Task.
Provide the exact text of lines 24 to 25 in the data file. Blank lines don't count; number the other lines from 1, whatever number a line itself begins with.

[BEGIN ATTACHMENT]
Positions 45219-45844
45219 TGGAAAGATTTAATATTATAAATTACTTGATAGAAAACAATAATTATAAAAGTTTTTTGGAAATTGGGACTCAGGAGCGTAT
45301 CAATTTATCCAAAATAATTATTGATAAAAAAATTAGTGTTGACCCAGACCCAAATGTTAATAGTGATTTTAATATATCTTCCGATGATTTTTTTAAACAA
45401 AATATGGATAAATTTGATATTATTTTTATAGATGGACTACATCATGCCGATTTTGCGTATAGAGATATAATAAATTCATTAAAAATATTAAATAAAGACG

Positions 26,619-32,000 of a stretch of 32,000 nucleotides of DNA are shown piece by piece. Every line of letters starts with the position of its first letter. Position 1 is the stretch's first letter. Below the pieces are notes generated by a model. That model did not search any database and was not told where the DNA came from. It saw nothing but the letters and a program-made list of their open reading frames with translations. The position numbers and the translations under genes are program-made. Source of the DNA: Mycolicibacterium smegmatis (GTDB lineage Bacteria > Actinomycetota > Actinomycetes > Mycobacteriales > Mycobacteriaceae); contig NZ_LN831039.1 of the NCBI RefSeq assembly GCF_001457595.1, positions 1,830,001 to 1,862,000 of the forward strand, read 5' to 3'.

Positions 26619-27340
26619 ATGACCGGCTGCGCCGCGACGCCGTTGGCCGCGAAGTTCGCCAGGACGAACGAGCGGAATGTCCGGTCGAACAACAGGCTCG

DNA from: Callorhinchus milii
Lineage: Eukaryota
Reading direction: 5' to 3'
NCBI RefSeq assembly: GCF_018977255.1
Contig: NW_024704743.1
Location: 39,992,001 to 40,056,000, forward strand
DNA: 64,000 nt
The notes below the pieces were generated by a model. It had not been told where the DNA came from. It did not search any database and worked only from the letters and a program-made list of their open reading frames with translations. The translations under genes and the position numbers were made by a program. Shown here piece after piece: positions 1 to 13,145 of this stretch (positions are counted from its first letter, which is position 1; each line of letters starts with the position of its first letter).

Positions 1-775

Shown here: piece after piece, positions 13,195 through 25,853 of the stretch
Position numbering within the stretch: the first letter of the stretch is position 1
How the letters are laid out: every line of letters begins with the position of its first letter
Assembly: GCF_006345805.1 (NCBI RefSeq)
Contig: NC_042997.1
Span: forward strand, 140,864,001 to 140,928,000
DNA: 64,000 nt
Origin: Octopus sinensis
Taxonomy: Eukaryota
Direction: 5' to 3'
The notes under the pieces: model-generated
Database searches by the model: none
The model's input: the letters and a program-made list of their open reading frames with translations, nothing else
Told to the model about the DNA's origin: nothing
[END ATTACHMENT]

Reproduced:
Origin: Octopus sinensis
Taxonomy: Eukaryota